While the planning process is far from complete, the policy audit outlines the following tentative short- and long-term “opportunities” that will most likely be addressed in the final plan:
• For all efforts, address access to food: physical, financial, nutritional, and cultural access
• Identify local successes, and incentivize their expansion/duplication.
• Identify complementary programs modeled from initiatives/businesses elsewhere; consider how initiatives or elements of the programs may be implemented.
• Consider potential impacts of large‐scale ag efforts on neighborhood identity, infrastructure, employment, etc.; how best to mitigate impacts, what types of initiatives are appropriate to encourage?
• Facilitate, via code and incentives, the “right kind” of farming/gardening, in the “right place” while addressing potential nuisances.
• Identify partnerships for public information campaigns, while remaining sensitive to the community’s concerns of having too much public attention creating disruptions.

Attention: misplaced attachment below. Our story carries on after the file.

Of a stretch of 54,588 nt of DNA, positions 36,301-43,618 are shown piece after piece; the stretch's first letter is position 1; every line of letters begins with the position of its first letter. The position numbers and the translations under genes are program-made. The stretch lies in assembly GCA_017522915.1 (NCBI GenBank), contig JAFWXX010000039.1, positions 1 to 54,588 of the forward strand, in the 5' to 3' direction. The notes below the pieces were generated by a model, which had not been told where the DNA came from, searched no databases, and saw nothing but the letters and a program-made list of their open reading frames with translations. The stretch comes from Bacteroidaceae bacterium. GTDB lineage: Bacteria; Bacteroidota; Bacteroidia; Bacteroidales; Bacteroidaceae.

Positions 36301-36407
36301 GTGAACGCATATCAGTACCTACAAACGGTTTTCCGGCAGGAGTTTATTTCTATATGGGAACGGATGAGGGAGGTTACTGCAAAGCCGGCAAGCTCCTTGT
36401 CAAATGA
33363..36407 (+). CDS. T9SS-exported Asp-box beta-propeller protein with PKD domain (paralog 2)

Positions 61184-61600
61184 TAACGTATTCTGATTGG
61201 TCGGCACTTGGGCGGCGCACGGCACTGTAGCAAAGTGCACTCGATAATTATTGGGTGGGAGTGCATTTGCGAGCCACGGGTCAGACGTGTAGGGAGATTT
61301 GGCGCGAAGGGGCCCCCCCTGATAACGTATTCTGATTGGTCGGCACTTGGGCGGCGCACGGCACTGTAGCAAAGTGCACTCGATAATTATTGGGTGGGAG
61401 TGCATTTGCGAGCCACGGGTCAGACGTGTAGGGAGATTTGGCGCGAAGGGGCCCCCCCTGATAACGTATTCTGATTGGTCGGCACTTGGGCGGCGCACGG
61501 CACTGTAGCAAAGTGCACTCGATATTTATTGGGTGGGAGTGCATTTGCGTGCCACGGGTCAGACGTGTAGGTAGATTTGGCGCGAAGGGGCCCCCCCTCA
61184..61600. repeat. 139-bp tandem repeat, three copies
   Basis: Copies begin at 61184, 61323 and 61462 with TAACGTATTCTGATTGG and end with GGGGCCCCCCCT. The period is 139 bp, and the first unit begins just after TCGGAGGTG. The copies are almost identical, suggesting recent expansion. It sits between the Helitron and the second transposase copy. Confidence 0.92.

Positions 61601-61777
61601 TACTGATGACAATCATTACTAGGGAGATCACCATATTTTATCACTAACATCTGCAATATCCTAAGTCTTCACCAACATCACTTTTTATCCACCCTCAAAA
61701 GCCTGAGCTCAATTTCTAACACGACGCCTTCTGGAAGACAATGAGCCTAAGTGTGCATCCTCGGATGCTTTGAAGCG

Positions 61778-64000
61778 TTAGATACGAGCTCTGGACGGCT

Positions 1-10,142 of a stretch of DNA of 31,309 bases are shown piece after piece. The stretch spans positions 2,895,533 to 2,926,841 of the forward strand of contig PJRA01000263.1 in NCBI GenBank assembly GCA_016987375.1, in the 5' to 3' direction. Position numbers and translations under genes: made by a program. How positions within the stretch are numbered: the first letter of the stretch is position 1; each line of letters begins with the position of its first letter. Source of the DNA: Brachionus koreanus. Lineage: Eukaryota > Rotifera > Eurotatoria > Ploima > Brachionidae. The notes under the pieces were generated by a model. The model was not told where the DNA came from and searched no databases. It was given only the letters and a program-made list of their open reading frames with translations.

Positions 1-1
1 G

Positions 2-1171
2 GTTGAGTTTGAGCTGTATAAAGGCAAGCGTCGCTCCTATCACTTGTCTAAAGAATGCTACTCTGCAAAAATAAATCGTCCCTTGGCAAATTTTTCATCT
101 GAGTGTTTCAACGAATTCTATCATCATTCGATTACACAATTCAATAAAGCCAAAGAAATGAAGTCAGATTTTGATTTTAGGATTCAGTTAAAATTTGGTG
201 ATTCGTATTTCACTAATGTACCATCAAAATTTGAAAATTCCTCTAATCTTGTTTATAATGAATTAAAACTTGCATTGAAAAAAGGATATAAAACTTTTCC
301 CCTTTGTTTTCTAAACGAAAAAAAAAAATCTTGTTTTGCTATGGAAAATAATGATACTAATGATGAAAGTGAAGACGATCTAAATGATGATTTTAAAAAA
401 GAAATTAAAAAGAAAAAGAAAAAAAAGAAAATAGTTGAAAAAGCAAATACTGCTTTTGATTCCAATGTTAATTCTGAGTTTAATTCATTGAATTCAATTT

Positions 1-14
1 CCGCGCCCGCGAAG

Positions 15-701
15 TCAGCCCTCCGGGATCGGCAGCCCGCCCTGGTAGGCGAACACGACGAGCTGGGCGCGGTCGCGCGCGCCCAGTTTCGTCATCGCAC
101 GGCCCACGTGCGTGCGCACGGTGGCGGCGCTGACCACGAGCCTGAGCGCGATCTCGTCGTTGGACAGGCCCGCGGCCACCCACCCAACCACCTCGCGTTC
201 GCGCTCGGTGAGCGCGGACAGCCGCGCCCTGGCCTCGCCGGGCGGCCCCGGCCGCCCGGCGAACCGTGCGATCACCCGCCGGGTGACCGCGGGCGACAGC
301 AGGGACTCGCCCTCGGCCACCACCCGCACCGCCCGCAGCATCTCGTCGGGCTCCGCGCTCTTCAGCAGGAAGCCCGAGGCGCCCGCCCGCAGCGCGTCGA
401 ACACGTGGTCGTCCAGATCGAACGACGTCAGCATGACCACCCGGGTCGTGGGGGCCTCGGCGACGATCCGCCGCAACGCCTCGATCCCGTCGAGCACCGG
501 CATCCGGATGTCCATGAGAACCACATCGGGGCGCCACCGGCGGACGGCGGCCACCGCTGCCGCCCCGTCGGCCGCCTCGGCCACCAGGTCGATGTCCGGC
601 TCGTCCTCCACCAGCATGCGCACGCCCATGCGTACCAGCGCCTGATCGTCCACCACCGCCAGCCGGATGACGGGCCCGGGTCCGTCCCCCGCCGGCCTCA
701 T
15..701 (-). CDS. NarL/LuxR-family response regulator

• Research potential opportunities for food processing, considering Eastern Market as a hub for businesses and existing expertise.
• Identify how City policy can facilitate small‐scale urban ag (such as allowing neighborhood gardens as‐of‐right, facilitating long‐term leases, etc.)
• Identify what types of support are needed for appropriate scales of urban ag; explore the ability of key organizations to expand support.
• Engage institutions, particularly schools, to create strategies for food service to incorporate nutritious local products
• Propose reform to State policies addressing: ‐Farm‐to‐School initiatives ‐ Nutritional standards for school food offerings that are stricter than current USDA requirements. ‐Nutritional standards for competitive foods sold a la carte, in vending machines, or via other sales. ‐Require regular body mass index (BMI) screenings
• Research the carbon footprint implications to shipping food and other ag products, vs. local growing and processing.
• As the food security of the City and food‐related enterprises increase, consider whether there is opportunity to become a center of culinary arts.